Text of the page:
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ON THE

CONSTITUTION OF THE UNITED STATES;

WITH

A PRELIMINARY REVIEW

ОР

THE CONSTITUTIONAL HISTORY OF THE COLONIES AND STATES,

BEFORE THE ADOPTION OF THE CONSTITUTION.

BY JOSEPH STORY, LL. D.,

DANE PROFESSOR OF LAW IN HARVARD UNIVERSITY.

IN THREE VOLUME S.

“ Magistratibus igitur opus est ; sine quorum prudentia ac diligentia essd civitas non potest;
quorumque descriptiono omnis Reipublicæ moderatio continetur.”

ii'ie is '.' Cicano E LEG. lib. 3. cap. 2.
“Government is a contrivande of Human wisdom to provide for human wants."

BURKE.

VOLUME !I::::

BOSTON:
HILLIARD, GRAY, AND COMPANY

CAMBRIDGE:
BROWN, SHATTUCK, AND CO.

1833.

Checked
May 1913

THE NEW YORK
PUBLIC LIBRARY

ASTOR, LENOX AALD
TILDEN' FOUNDATIONS

Entered according to the act of Congress in the year one thousand eight hundred and thirty-three,

by JosEPH STORY,
in the Clerk's oflice of the District Court of the District of Massachusetts.

STUR LIBRA

CAM B R.111 c0:.::..: CHARLES FOLSON, PRINTER TO THE UNIVERSITY,

COMMENTARIES. .

CHAPTER XVI.

POWER OVER NATURALIZATION AND BANKRUPTCY.

$ 1097. The next clause is, that congress “shall have “ power to establish an uniform rule of naturalization, “and uniform laws on the subject of bankruptcies “ throughout the United States."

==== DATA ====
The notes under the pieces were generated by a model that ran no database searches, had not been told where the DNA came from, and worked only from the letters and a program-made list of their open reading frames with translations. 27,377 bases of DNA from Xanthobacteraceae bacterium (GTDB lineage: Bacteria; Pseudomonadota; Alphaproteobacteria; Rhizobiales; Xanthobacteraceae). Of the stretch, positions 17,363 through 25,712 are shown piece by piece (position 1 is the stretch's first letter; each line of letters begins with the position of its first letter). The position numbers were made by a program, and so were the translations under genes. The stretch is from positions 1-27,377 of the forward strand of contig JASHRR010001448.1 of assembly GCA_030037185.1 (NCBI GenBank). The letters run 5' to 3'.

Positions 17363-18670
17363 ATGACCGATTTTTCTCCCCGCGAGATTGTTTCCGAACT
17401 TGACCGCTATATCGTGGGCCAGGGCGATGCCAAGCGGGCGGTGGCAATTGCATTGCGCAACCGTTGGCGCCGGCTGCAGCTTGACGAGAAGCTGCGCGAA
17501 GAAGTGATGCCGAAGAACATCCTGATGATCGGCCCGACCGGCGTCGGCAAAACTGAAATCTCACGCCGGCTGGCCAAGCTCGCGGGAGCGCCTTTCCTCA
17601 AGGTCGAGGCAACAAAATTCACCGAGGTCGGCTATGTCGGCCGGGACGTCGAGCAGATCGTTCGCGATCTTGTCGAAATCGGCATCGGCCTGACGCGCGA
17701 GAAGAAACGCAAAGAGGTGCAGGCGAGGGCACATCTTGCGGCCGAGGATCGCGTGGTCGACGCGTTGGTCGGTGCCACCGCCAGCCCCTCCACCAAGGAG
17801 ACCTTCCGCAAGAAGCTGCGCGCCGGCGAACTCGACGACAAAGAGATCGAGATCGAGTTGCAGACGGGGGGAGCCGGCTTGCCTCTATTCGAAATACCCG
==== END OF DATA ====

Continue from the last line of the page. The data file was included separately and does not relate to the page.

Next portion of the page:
$ 1098. The propriety of confiding the power to establish an uniform rule of naturalization to the national government seems not to have occasioned any doubt or controversy in the convention. For aught that appears on the journals, it was conceded without objection. Under the confederation, the states possessed the sole authority to exercise the power; and the dissimilarity of the system in different states was generally admitted, as a prominent defect, and laid the foundation of many delicate and intricate: questions. As the free inhabitants of each ota:e were entitled to all the privileges and immunities of citizens in all the other states, it followed, that a single state possessed the power of forcing into every other state, with the

Journ. of Convention, 220, 257.- One of the grievances stated in the Declaration of Independence was, that the king had endeavoured to prevent the population of the states by obstructing the laws for naturalization of foreignerz. 2 The Confederation, art. 4. VOL. III.

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